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Running Rust on AWS Lambda on ARM64

878 words, a 5m read.

TL;DR: Rust on ARM64 Lambda: check out my example repo

I've been a hobbyist Rust developer for a while now, playing with random tools and mostly having false starts on projects that I'd like to build, but then the energy to do so wanes before I can complete them. Because of that, I always look for new applications for Rust to fit somewhere in my day-to-day, so that I can give myself some practice.

I also work very closely with AWS Serverless tooling in my daily work at Stedi. Recently, AWS posted an update to the Lambda service that they were providing Graviton2-based Lambda functions as part of the service, and I immediately thought to myself, "How would I do a Rust lambda that way?"

Lambda gives you the ability to create a "Custom" runtime - all you need to do is provide a executable that acts as a bootstrap for running the function (aptly named "bootstrap" in the runtime code). By building that as a rust binary with the correct architecture, we can run Rust code natively on the Lambda!

Project Setup

I started with a vanilla cargo project, and added the following into the cargo.toml:

[[bin]]
name = "bootstrap"
path = "src/main.rs"

[dependencies]
lambda_runtime = "^0.4"
tokio = "^1"
serde = { version = "^1", features = ["derive"] }
serde_json = "^1"

The [[bin]] section allows us to specify the binary filename for what's built (and saves us renaming the file after compilation). The dependencies are all references and dependencies of the AWS Rust runtime crates - that's where the code for the function we'll be using is pulled from.

we just have one file in the source directory, at src/main.rs:

use lambda_runtime::{handler_fn, Context, Error};
use serde_json::{json, Value};

#[tokio::main]
async fn main() -> Result<(), Error> {
    let funct = handler_fn(func);
    lambda_runtime::run(funct).await?;
    Ok(())
}

async fn func(event: Value, _: Context) -> Result<Value, Error> {
    let first_name = event["firstName"].as_str().unwrap_or("world");
    Ok(json!({"message": format!("Hello, {}!", first_name)}))
}

For those less savvy with Rust code, this defines the 'bootstrap' runtime under main(), and calls the async function func() to act as the lambda function body. Our function responds with a message of "Hello, World!" in a JSON response by default, or can respond with a specific greeting when passed a "firstName" JSON value as part of its input.

Now, you could build this locally, but because of the way that the lambda function is called, local runs will panic:

± cargo run
    Finished dev [unoptimized + debuginfo] target(s) in 0.39s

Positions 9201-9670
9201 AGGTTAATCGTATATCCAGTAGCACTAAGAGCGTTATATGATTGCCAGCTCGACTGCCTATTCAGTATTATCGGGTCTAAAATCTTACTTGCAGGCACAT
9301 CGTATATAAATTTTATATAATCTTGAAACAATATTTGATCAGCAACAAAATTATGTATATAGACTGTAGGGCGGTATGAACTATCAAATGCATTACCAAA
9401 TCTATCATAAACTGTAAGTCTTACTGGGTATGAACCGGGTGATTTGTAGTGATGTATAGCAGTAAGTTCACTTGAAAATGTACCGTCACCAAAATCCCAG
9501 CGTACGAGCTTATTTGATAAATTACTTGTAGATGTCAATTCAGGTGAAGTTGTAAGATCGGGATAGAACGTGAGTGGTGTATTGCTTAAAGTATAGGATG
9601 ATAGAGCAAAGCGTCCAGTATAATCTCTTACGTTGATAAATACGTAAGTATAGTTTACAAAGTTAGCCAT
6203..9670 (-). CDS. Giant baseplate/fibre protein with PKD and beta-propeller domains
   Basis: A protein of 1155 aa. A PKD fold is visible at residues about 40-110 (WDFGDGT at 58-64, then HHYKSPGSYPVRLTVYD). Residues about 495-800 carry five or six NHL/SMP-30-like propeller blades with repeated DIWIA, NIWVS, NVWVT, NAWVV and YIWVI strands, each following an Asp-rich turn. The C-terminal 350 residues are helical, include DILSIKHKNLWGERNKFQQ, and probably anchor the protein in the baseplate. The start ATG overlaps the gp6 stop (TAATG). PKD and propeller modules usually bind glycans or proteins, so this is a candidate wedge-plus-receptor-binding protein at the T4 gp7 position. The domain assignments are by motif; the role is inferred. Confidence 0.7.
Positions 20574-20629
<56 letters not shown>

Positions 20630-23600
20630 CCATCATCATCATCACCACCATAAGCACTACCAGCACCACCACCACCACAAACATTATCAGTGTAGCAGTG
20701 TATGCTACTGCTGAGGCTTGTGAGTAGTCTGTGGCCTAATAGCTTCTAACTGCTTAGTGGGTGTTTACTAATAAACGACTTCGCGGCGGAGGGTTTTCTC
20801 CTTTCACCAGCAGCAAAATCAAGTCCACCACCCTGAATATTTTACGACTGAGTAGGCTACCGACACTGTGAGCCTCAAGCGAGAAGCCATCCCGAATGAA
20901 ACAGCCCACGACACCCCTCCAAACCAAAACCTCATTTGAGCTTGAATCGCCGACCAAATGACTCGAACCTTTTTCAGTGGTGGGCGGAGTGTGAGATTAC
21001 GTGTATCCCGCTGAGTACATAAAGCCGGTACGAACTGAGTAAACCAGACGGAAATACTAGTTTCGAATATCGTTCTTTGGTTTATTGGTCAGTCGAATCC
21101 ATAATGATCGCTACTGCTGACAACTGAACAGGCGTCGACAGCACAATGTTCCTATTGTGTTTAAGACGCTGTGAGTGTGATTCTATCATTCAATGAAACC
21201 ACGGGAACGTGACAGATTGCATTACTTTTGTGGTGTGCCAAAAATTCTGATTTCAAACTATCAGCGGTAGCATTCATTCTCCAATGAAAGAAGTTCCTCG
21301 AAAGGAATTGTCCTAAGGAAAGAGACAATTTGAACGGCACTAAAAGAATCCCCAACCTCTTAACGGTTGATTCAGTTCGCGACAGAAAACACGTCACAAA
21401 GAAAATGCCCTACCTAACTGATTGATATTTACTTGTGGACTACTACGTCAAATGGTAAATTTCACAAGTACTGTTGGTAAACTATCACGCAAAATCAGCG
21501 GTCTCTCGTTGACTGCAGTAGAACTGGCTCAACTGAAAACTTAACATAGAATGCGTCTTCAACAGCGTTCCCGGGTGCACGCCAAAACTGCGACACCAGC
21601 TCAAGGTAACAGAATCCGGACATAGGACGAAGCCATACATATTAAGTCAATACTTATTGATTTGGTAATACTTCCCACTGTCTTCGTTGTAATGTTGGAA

Running `target/debug/bootstrap`
thread 'main' panicked at 'Missing AWS_LAMBDA_RUNTIME_API env var: NotPresent', /home/ckruse/.asdf/installs/rust/stable/registry/src/github.com-1ecc6299db9ec823/lambda_runtime-0.4.1/src/lib.rs:57:58

The immediate goal here is to run it in lambda, and not locally, so we'll save testing it out on our own for a later time.

Cross-Compiling

The example that is provided in the AWS Rust runtime repository shows them using a custom linker and rustup target in order to cross-compile for x86-based lambdas. I attempted to dive into how to get a arm64-based linker, but in the process of trying to figure out how to get that linker installed locally (no convenient packages for Ubuntu, sorry), I stumbled across a project that provides cross-compilation tooling for various platforms via Docker. That made my life a lot easier - Using the rust-musl-cross Docker container, all I have to do is wrap the call to cargo build, and it builds for the proper architecture:

#!/bin/sh

build_arch=aarch64-musl

docker run --rm -it -v "$(pwd)":/home/rust/src messense/rust-musl-cross:$build_arch $@

Armed with that (pardon the pun), I can now call ./musl-build cargo build --release, and I get a resulting binary at target/aarch64-unknown-linux-musl/release/bootstrap.

The final step, as called out in the AWS Rust runtime docs, is to bundle that executable up in a Zip file, so that the Lambda service can construct what it needs to on its side. I've made the package.sh file in the repo to handle that and act as a basic build script (I'll probably convert this to a Makefile later when feeling energetic):

#!/bin/sh

mkdir -p dist

if [ ! -d target/aarch64-unknown-linux-musl ]; then
  ./musl-build cargo build --release
fi

# TODO: use vars for arch folder and binary name
cp target/aarch64-unknown-linux-musl/release/bootstrap dist/
cd dist && zip package.zip bootstrap && cd ..

Now, after running that command, I can grab the file at dist/package.zip and go take that to AWS Lambda to run:

With no arguments provided:

Rust Lambda without name

With a name provided:

{
  "firstName": "Christopher"
}

Rust Lambda with firstName

Conclusion

I hope you can use this to make a running start building out lambda function code on the new Graviton2-based Lambda runners. Let me know if this helped you out!